The Wisdom of Ayn Rand

“Productiveness is your acceptance of morality, your recognition of the fact that you choose to live–that productive work is the process by which man’s consciousness controls his existence, a constant process of acquiring knowledge and shaping matter to fit one’s purpose, of translating an idea into physical form, of remaking the earth in the image of one’s values–that all work is creative work if done by a thinking mind, and no work is creative if done by a blank who repeats in uncritical stupor a routine he has learned from others–that your work is yours to choose, and the choice is as wide as your mind, that nothing more is possible to you and nothing less is human–that to cheat your way into a job bigger than your mind can handle is to become a fear-corroded ape on borrowed motions and borrowed time, and to settle down into a job that requires less than your mind’s full capacity is to cut your motor and sentence yourself to another kind of motion: decay–that your work is the process of achieving your values, and to lose your ambition for values is to lose your ambition to live–that your body is a machine, but your mind is its driver, and you must drive as far as your mind will take you, with achievement as the goal of your road–that the man who has no purpose is a machine that coasts downhill at the mercy of any boulder to crash in the first chance ditch, that the man who stifles his mind is a stalled machine slowly going to rust, that the man who lets a leader prescribe his course is a wreck being towed to the scrap heap, and the man who makes another man his goal is a hitchhiker no driver should ever pick up–that your work is the purpose of your life, and you must speed past any killer who assumes the right to stop you, that any value you might find outside your work, any other loyalty or love, can be only travelers you choose to share your journey and must be travelers going on their own power in the same direction.”

― Ayn Rand, Atlas Shrugged

“Do you know the hallmark of a second rater? It’s resentment of another man’s achievement. Those touchy mediocrities who sit trembling lest someone’s work prove greater than their own – they have no inkling of the loneliness that comes when you reach the top. The loneliness for an equal – for a mind to respect and an achievement to admire. They bare their teeth at you from out of their rat holes,thinking that you take pleasure in letting your brilliance dim them – while you’d give a year of my life to see a flicker of talent anywhere among them. They envy achievement, and their dream of greatness is a world where all men have become their acknowledged inferiors. They don’t know that that dream is the infallible proof of mediocrity, because that sort of world is what the man of achievement would not be able to bear. They have no way of knowing what he feels when surrounded by inferiors – hatred? no, not hatred, but boredom – the terrible, hopeless, draining, paralyzing boredom. Of what account are praise and adulation from men whom you don’t respect? Have you ever felt the longing for someone you could admire? For something, not to look down at, but up to?”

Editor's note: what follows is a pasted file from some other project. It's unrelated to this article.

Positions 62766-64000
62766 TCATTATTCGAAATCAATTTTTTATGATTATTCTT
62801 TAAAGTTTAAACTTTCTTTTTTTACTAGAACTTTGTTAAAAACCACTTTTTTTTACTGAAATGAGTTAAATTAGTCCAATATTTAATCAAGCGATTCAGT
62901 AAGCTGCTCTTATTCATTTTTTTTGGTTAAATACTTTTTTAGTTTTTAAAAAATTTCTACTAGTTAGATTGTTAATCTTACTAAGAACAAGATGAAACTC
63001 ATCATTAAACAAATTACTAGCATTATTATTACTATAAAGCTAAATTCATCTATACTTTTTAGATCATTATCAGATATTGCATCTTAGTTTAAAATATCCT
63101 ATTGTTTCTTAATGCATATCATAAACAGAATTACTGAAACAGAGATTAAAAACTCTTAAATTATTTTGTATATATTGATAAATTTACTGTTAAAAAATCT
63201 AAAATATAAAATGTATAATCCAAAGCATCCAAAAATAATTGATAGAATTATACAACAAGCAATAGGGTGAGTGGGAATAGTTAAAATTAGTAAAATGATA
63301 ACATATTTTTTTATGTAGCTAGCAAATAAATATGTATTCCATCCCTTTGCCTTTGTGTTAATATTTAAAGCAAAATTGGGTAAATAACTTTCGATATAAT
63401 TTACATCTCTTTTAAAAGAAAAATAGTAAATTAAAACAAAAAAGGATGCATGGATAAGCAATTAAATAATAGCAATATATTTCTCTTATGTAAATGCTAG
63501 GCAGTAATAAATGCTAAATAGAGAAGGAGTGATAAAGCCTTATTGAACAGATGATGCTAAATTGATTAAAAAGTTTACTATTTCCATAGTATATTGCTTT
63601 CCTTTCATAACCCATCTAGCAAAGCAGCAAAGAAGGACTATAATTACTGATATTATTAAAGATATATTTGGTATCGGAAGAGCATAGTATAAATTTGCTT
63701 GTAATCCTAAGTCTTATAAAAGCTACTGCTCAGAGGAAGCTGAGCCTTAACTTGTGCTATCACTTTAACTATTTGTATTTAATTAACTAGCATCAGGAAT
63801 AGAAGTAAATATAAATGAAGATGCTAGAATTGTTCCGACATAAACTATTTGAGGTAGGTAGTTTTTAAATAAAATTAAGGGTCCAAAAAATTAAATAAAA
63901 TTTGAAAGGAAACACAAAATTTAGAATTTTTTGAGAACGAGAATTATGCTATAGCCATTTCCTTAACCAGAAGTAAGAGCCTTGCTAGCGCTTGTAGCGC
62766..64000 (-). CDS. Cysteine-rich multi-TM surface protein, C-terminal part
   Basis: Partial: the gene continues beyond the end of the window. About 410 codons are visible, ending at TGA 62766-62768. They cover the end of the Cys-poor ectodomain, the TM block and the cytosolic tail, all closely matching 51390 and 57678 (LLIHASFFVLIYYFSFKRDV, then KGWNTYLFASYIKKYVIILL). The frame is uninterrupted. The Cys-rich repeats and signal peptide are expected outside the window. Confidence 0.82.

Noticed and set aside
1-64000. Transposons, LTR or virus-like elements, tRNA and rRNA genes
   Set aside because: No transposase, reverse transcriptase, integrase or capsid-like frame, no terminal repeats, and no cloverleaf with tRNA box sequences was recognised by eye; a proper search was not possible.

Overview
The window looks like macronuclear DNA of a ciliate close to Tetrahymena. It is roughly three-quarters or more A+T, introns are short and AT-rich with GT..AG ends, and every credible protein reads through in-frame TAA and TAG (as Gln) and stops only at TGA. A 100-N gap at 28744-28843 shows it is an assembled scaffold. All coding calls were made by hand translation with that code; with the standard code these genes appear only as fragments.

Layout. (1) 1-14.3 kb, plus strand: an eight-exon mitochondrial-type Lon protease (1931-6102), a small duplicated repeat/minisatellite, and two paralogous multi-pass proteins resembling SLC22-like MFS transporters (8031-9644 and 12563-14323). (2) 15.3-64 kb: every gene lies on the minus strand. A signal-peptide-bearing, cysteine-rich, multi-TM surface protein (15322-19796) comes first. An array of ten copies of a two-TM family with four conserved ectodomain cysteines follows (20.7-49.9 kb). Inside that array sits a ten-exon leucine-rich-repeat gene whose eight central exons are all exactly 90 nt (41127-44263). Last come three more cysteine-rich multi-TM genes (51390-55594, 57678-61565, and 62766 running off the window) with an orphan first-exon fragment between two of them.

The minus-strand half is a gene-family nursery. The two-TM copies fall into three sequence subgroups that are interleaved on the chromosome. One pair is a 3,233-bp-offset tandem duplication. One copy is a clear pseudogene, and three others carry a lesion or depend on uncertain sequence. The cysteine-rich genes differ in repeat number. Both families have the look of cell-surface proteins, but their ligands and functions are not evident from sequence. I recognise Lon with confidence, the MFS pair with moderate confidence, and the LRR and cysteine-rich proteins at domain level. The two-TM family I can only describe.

“I’ve felt it all my life,” she said.”

― Ayn Rand, Atlas Shrugged

“Throughout the centuries there were men who took first steps down new roads armed with nothing but their own vision. Their goals differed, but they all had this in common: that the step was first, the road new, the vision unborrowed, and the response they received — hatred. The great creators — the thinkers, the artists, the scientists, the inventors — stood alone against the men of their time. Every great new thought was opposed. Every great new invention was denounced. The first motor was considered foolish. The airplane was considered impossible. The power loom was considered vicious. Anesthesia was considered sinful. But the men of unborrowed vision went ahead. They fought, they suffered and they paid. But they won.”

― Ayn Rand, The Fountainhead

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